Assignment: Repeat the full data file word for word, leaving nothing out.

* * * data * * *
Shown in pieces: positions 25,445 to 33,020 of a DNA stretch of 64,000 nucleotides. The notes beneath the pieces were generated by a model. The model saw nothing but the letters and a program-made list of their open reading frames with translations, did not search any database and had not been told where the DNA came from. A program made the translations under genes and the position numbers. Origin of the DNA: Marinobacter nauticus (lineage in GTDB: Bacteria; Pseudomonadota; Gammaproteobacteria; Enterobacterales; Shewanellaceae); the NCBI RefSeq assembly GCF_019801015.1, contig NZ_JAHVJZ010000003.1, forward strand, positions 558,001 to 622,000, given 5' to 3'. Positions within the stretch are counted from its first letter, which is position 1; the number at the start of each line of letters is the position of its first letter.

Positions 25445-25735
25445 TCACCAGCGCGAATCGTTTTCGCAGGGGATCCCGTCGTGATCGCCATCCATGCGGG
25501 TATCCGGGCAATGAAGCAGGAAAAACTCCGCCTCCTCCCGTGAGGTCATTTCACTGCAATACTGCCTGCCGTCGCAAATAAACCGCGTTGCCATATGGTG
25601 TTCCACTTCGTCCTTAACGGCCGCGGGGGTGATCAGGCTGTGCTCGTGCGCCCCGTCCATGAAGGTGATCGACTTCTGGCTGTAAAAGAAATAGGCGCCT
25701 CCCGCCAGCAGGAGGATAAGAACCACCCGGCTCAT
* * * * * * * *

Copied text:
Shown in pieces: positions 25,445 to 33,020 of a DNA stretch of 64,000 nucleotides. The notes beneath the pieces were generated by a model. The model saw nothing but the letters and a program-made list of their open reading frames with translations, did not search any database and had not been told where the DNA came from. A program made the translations under genes and the position numbers. Origin of the DNA: Marinobacter nauticus (lineage in GTDB: Bacteria; Pseudomonadota; Gammaproteobacteria; Enterobacterales; Shewanellaceae); the NCBI RefSeq assembly GCF_019801015.1, contig NZ_JAHVJZ010000003.1, forward strand, positions 558,001 to 622,000, given 5' to 3'. Positions within the stretch are counted from its first letter, which is position 1; the number at the start of each line of letters is the position of its first letter.

Positions 25445-25735
25445 TCACCAGCGCGAATCGTTTTCGCAGGGGATCCCGTCGTGATCGCCATCCATGCGGG
25501 TATCCGGGCAATGAAGCAGGAAAAACTCCGCCTCCTCCCGTGAGGTCATTTCACTGCAATACTGCCTGCCGTCGCAAATAAACCGCGTTGCCATATGGTG
25601 TTCCACTTCGTCCTTAACGGCCGCGGGGGTGATCAGGCTGTGCTCGTGCGCCCCGTCCATGAAGGTGATCGACTTCTGGCTGTAAAAGAAATAGGCGCCT
25701 CCCGCCAGCAGGAGGATAAGAACCACCCGGCTCAT